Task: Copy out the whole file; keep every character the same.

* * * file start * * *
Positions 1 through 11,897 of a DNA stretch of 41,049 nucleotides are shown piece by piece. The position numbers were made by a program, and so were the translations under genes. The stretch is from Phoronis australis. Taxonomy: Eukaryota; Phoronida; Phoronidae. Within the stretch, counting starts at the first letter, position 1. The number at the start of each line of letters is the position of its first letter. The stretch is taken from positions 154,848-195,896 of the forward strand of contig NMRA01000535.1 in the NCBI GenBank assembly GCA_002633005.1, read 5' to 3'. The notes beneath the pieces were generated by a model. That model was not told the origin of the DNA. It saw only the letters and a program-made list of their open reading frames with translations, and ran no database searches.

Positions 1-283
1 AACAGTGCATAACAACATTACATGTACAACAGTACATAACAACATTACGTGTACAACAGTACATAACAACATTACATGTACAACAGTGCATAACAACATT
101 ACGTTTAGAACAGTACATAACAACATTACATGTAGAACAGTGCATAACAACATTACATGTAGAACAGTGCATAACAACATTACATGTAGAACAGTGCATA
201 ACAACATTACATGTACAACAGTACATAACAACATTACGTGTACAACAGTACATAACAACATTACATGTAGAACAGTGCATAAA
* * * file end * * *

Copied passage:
Positions 1 through 11,897 of a DNA stretch of 41,049 nucleotides are shown piece by piece. The position numbers were made by a program, and so were the translations under genes. The stretch is from Phoronis australis. Taxonomy: Eukaryota; Phoronida; Phoronidae. Within the stretch, counting starts at the first letter, position 1. The number at the start of each line of letters is the position of its first letter. The stretch is taken from positions 154,848-195,896 of the forward strand of contig NMRA01000535.1 in the NCBI GenBank assembly GCA_002633005.1, read 5' to 3'. The notes beneath the pieces were generated by a model. That model was not told the origin of the DNA. It saw only the letters and a program-made list of their open reading frames with translations, and ran no database searches.

Positions 1-283
1 AACAGTGCATAACAACATTACATGTACAACAGTACATAACAACATTACGTGTACAACAGTACATAACAACATTACATGTACAACAGTGCATAACAACATT
101 ACGTTTAGAACAGTACATAACAACATTACATGTAGAACAGTGCATAACAACATTACATGTAGAACAGTGCATAACAACATTACATGTAGAACAGTGCATA
201 ACAACATTACATGTACAACAGTACATAACAACATTACGTGTACAACAGTACATAACAACATTACATGTAGAACAGTGCATAAA